It was great, but yeah, it was a huge challenge. It was probably the hardest shoot I’ve ever had, but as a filmmaker, you kind of love the punishment (laughs). It was a tough struggle, continuity-wise, with filming on the side of the road, in a car, and shooting out of order sometimes. You’re shooting with limited characters and a limited budget, it was really kind of a thrown together kind of movie. Both ROADSIDE and MADISON COUNTY were my producers and I saying, “What kind of movies do we like, and want to make, and better yet, CAN we make with the resources we have?”. It was kind of the last movie I made with that mindset, and CONTRACTED was the first film I made that I wanted to make as a storytelling, as opposed to just what COULD I make, you know?

Yeah, I definitely understand that. 

I think when you figure that out as a filmmaker, you kind of change your entire trajectory. ROADSIDE was why I did change that trajectory, because there’s a difference between making movies because you can and making movies because you SHOULD. It was about taking what the viewers had said about MADISON COUNTY, with wanting more character relationship stuff, and really trying to make the film more about those relationships.

It’s always impressed me how you’ve grown as a filmmaker from film to film, and ROADSIDE really showed that to me. When you make a character-based thriller, it kind of transcends whatever genre it’s in and becomes something else. Were there any particular films like that, that might have inspired you to make ROADSIDE?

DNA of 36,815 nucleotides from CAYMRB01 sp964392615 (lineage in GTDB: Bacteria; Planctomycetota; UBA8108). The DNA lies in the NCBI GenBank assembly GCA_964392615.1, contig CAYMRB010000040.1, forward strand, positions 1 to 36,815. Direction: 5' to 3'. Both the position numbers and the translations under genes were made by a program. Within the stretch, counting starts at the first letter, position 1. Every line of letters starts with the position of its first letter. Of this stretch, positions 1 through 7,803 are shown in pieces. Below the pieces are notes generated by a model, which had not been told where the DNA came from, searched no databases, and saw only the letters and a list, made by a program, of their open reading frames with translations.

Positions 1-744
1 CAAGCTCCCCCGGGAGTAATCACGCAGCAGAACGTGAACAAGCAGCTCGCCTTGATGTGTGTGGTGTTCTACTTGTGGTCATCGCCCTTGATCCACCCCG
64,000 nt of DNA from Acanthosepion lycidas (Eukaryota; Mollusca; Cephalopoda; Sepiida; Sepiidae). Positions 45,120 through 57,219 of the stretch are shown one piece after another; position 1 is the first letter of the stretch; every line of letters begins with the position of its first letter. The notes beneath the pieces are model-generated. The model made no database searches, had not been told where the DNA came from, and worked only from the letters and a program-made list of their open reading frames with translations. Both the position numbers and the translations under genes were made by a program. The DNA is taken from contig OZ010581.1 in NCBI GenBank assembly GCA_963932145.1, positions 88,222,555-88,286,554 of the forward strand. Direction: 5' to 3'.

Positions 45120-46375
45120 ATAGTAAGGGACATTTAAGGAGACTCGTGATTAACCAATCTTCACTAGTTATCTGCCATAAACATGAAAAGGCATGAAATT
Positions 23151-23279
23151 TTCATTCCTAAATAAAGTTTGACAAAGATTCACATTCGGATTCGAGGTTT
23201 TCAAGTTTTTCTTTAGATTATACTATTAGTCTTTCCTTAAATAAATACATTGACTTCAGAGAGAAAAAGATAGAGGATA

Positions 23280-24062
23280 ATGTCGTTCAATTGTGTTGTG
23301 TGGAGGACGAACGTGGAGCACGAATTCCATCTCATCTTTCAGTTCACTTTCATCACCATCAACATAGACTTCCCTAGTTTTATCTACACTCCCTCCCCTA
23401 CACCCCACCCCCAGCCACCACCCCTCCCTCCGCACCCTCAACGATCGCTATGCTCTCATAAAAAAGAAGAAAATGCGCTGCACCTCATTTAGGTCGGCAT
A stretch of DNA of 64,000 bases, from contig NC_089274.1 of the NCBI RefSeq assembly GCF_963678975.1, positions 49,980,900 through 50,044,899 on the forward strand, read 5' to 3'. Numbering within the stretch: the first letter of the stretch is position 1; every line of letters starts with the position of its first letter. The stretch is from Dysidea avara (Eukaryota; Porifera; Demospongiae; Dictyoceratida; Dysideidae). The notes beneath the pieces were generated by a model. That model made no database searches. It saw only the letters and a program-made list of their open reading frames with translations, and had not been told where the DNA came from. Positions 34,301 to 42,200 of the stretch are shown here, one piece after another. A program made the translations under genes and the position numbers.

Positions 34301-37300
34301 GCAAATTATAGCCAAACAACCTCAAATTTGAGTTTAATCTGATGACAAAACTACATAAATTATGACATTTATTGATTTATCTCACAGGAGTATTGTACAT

Well thank you first. But yeah, absolutely. Movies like BREAKDOWN, that was a huge inspiration. I just LOVE the relationship between Kurt Russell and his wife and the history of it all in that one. PHONE BOOTH was a huge one, and Adam Green’s FROZEN was a also a big inspiration to me. Where those movies had bigger budgets and bigger actors, I wanted to really take advantage of what I had, which were great actors, so I focused on that. Blowing up the car, or stuff like that wasn’t really an option, with the budget we had to work with, so I figured I’d just wound the narrative as tightly as I could. I felt that if people really identified with those characters, and were going on that journey with them, then the conflict with them would be as big as those other films, hopefully.

I know it’s pretty early in the process, and you’re in post-production on it, but I remember being excited when it was announced that you were going to rework and direct Graham Denman’s story for your film GET THE GIRL. Is there anything you CAN tell us about that film?

Once again, GET THE GIRL is something COMPLETELY different, it’s a lot more comedic, a lot more fun, but still really dark. It’s kind of a kidnapping gone wrong type of story. It’s just a really wild ride, from beginning to end, with it starting really funny and then getting REALLY dark. I’m excited to see how audience respond to it.